Napa County is trying to move into the next phase of COVID-19 economic recovery so more businesses can reopen, such as sit-down restaurants.
“This is a balancing act, what we’re trying to do,” county Supervisor Brad Wagenknecht said. “We want to reopen our community and get things going as quickly as possible. But we also want to do that safely.”
Other supervisors agreed when they received a COVID-19 update at Tuesday’s Board of Supervisors meeting.
“I appreciate all the work that has gone into getting us to the point where we can have this hope of moving forward,” Supervisor Belia Ramos said.
Gov. Gavin Newsom has announced four stages for dealing with COVID-19, with Stage 1 being the most restrictive. Counties can follow the state model or, as some Bay Area counties are doing, impose tougher rules.
Napa County is following the state model. On Friday, it began entering Stage 2 by allowing retail such as book stores, toy stores, shoe stores, jewelry stores, furniture stores, clothing stores, florists, music stores and sporting goods stores to reopen with outside pick-up.
Newsom is allowing counties to move deeper into Stage 2 ahead of the state as a whole by certifying that they meet certain criteria. Then such things as restaurant sit-down service, offices, shopping malls and outdoor museums can reopen, with social distancing restrictions.
Criteria include hospital surge capacity, the ability to detect and isolate COVID-19 cases, testing capacity and the ability to protect vulnerable populations. Qualifying counties can have no more than one COVID-19 case per 10,000 people over the past 14 days.
Dr. Karen Relucio, county public health officer, must certify the Stage 2 variance documents. The Board of Supervisors must support submitting the documents to the state for review. County officials said the Board of Supervisors could take up the variance any day.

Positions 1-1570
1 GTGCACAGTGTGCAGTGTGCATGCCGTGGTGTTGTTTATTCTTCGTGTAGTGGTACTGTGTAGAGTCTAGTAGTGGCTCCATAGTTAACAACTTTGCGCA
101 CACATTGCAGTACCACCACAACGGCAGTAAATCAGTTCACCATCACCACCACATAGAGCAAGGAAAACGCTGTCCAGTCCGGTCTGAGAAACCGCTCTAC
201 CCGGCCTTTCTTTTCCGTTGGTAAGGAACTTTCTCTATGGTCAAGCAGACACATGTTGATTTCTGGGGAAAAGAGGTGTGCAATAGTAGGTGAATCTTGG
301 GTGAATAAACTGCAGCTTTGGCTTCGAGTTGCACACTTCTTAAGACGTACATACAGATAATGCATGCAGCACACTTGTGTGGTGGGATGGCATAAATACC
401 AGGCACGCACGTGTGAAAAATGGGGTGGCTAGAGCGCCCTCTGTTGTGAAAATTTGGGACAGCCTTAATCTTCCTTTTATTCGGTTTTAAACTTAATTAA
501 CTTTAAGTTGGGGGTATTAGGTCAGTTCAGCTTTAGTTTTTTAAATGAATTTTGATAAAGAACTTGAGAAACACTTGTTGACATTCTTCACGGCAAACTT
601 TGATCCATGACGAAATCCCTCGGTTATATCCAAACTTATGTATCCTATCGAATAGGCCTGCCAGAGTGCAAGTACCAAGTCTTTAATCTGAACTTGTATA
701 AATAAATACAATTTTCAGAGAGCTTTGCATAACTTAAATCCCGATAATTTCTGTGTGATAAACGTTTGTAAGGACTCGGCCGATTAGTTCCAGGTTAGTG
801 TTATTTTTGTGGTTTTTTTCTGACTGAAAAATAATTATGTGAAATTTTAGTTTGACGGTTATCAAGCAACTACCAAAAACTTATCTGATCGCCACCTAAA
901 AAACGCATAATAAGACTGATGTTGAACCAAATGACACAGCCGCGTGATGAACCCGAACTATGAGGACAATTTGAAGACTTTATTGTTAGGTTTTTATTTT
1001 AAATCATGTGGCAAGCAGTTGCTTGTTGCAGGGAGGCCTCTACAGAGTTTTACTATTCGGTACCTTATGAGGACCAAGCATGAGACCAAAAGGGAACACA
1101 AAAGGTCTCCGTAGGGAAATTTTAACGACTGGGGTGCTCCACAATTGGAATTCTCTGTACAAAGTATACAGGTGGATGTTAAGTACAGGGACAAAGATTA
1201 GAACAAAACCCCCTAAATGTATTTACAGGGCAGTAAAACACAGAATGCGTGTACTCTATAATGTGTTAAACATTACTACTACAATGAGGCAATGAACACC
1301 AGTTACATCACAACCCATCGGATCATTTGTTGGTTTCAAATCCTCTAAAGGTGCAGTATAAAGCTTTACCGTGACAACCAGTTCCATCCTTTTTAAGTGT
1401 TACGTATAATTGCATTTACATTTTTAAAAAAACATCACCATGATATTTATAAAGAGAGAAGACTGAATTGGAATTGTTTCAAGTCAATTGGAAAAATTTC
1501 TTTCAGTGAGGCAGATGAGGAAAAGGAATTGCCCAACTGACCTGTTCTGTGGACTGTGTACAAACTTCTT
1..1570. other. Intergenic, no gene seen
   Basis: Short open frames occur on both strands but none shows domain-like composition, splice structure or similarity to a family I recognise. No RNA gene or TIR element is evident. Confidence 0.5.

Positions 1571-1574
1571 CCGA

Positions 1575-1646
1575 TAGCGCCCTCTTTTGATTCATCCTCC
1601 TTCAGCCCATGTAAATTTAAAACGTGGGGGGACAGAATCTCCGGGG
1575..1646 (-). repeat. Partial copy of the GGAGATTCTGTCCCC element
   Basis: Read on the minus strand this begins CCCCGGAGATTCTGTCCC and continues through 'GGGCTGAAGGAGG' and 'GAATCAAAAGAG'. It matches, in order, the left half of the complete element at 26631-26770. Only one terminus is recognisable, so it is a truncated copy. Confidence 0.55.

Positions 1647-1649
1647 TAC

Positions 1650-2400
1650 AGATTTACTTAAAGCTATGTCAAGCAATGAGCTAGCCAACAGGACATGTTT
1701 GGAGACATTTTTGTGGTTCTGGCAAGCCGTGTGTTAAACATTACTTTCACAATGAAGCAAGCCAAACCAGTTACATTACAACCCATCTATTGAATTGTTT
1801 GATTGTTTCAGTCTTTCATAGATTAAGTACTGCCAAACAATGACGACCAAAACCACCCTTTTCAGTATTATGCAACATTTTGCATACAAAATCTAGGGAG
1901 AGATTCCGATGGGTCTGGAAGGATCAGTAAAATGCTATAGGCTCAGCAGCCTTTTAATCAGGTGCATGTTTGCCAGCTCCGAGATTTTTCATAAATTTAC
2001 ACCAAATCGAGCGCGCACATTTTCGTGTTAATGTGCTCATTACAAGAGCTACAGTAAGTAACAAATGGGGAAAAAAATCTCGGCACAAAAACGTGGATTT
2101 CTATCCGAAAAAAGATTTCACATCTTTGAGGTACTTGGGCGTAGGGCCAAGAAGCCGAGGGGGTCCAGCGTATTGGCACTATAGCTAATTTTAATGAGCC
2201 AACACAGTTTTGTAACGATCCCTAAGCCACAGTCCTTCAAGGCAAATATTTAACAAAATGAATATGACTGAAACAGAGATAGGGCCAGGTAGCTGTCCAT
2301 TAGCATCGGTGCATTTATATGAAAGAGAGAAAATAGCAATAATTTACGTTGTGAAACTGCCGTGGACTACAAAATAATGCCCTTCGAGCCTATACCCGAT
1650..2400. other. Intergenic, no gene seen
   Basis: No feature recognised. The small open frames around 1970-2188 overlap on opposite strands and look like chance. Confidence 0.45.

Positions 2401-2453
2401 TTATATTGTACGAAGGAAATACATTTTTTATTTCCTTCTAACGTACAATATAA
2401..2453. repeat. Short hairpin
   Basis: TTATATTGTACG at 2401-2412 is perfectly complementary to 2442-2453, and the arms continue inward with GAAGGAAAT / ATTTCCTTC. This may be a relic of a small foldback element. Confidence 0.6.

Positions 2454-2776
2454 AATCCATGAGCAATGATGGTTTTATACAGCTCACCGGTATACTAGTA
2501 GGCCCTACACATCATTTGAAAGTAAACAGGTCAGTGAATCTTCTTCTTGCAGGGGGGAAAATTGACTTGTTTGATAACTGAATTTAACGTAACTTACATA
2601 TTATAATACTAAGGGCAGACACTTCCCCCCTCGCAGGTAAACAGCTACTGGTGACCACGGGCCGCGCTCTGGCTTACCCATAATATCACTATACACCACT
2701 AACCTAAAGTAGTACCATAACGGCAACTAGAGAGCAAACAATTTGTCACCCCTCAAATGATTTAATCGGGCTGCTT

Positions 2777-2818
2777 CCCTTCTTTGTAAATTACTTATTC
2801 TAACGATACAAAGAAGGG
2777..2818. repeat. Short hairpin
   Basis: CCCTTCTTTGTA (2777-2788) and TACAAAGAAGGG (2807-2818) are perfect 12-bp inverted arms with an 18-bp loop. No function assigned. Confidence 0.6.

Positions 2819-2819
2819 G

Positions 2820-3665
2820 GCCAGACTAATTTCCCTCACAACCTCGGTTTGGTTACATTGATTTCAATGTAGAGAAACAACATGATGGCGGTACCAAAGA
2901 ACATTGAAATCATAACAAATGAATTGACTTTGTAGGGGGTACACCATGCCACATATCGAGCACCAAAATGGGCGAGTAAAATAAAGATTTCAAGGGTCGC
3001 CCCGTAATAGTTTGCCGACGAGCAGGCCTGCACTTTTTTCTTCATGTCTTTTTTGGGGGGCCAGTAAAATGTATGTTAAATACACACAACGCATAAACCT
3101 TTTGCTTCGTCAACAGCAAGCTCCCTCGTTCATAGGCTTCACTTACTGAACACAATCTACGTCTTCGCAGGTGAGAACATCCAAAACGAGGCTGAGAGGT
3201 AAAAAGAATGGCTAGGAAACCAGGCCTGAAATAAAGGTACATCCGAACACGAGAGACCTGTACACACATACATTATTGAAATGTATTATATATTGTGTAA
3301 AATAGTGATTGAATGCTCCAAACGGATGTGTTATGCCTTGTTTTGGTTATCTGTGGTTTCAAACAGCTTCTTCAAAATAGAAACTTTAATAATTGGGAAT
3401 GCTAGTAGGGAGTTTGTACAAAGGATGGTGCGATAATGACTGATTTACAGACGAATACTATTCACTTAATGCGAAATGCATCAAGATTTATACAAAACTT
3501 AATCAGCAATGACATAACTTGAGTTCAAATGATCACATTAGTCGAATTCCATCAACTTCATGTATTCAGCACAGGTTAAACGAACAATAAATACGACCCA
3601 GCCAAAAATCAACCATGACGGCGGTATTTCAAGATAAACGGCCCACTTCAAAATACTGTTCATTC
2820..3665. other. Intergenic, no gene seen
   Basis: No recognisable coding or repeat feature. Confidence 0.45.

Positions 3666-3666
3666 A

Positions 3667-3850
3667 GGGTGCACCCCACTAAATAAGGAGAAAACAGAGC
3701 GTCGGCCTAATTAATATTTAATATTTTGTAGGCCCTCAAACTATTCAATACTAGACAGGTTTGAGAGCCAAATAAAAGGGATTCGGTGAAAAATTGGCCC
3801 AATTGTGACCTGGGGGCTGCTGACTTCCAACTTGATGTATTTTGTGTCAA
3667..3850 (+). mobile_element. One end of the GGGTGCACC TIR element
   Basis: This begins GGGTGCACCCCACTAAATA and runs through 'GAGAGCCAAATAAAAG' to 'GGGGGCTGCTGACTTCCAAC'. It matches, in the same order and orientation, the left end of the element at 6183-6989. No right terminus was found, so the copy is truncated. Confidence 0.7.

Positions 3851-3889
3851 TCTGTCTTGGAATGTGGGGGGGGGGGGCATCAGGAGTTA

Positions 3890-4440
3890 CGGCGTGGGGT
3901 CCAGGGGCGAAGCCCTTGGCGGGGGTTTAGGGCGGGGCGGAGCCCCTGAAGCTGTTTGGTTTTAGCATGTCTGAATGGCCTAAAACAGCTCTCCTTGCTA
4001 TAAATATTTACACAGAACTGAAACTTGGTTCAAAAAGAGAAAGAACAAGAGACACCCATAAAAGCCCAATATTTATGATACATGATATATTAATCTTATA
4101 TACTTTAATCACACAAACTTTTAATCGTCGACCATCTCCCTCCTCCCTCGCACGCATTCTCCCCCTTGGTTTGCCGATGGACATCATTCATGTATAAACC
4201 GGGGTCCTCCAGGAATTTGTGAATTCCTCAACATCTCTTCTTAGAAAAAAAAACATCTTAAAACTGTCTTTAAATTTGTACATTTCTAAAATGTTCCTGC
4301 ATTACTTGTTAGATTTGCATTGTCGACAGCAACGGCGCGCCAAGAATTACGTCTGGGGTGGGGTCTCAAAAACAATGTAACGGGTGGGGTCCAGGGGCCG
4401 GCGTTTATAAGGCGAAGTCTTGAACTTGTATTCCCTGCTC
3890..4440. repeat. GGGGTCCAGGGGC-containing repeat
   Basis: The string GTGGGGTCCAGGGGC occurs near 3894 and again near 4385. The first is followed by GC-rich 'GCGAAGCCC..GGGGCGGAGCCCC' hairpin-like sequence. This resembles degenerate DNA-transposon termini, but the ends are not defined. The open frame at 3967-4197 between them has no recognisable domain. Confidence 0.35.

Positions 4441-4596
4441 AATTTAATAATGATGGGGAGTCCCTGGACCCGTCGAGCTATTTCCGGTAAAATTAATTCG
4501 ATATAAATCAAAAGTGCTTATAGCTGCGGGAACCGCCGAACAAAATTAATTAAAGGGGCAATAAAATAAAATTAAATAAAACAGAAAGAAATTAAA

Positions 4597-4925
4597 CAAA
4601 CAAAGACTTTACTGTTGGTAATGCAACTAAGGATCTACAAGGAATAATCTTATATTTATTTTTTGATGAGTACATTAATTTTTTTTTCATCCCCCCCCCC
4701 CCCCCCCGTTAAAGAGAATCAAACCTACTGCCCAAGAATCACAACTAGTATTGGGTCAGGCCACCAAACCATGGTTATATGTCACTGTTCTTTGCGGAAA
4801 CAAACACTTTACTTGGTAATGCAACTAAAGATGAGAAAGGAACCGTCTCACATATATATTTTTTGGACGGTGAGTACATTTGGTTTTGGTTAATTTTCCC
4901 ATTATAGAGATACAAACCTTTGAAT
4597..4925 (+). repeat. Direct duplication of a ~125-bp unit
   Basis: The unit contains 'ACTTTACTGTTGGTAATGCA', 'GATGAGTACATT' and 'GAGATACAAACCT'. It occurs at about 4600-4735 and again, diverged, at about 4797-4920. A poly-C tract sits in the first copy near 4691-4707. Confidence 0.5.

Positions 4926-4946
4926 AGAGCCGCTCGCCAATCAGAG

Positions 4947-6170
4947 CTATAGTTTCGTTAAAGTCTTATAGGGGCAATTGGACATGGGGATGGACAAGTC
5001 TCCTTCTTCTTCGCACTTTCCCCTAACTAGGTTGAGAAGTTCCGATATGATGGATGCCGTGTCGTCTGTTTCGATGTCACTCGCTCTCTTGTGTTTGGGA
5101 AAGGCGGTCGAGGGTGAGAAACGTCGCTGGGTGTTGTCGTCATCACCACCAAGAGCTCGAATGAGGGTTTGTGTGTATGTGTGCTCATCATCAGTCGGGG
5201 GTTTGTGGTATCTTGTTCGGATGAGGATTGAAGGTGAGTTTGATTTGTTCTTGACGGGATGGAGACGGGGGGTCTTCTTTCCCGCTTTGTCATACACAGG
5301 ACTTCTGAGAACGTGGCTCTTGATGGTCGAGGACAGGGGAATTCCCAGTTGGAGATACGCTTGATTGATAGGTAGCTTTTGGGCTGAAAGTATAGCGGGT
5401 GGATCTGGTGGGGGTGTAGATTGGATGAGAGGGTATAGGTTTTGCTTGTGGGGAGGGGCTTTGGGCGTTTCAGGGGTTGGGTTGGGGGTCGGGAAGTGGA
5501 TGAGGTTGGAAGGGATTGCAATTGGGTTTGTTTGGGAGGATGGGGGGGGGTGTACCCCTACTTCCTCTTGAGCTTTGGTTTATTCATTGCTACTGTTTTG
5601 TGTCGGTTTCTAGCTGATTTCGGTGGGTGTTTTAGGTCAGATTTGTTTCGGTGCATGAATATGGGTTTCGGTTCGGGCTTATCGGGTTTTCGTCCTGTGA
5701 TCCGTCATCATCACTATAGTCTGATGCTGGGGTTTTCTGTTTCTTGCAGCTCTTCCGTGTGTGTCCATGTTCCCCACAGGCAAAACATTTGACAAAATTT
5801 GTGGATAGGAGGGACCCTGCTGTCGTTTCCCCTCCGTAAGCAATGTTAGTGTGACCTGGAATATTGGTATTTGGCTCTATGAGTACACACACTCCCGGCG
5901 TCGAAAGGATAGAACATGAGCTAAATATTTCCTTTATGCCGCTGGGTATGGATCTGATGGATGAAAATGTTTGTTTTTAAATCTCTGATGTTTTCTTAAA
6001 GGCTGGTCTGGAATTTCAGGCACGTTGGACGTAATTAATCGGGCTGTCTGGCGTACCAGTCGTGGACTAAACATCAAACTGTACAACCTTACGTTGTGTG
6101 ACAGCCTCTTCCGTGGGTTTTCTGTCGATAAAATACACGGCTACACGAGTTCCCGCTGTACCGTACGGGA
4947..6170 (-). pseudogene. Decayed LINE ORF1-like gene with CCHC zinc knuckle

“We need to explain to the state why we are ready and why we are responsible,” county Health and Human Services Agency Director Jennifer Yasumoto said.
The state recommends that counties wanting a variance also submit a COVID-19 containment plan. Napa County will do so to demonstrate it can handle more cases and keep the public safe.
“Because one of the things that will happen as we open up our economy, we will see an increase in cases,” Yasumoto said. “That is just a logical consequence of more people being out and about.”
Butte and El Dorado counties as of Tuesday afternoon were the only two counties to have variance documents posted on the state Department of Public Health website.
Napa County Board of Supervisors chairperson Diane Dillon wants the Board at a future meeting to discuss allowing sit-down restaurants and tastings room in the unincorporated county to serve people outside during the COVID-19 crisis, when allowed to reopen. That would increase seating capacity while maintaining social distancing.
“I want the health-safety piece in that evaluation,” Wagenknecht said.
Supervisor Belia Ramos asked about child care options for deeper Stage 2. That is important for parents who want to return to work, she said
“The reality that strikes us is there are still children who are not able to return to school,” she said.
Relucio said modifications are needed to make day care and child care safe. Bay Area health officials are looking at having smaller groups, such as 10 children and one adult. That way, if a COVID-19 case occurs, the people exposed can be easily traced.
“This is very preliminary and it’s not something the state has approved or we’re willing to move forward on yet,” she said.
Napa County will monitor its COVID-19 situation even as it relaxes some aspects of the stay-at-home order. The state wants counties to consider re-instituting previous restrictions if the situation deteriorates.
“We don’t want to go backwards,” Relucio told supervisors. “We still have time to mess this up.”
Counties cannot move into Stage 3 until the state does, Relucio said. Stage 3 allows “higher-risk” businesses and activities such as nail and hair salons, gyms and in-person religious services.
Stage 4 allows mass gatherings such as concerts and live-audience sports, once state and county shelter-at-home orders are lifted.
Editor’s Note: Because of the health implications of the COVID-19 virus, this article is being made available free to subscribers and non-subscribers alike. If you’d like to join us in supporting the mission of local journalism, please visit napavalleyregister.com/members/join/.
You can reach Barry Eberling at 256-2253 or firstname.lastname@example.org.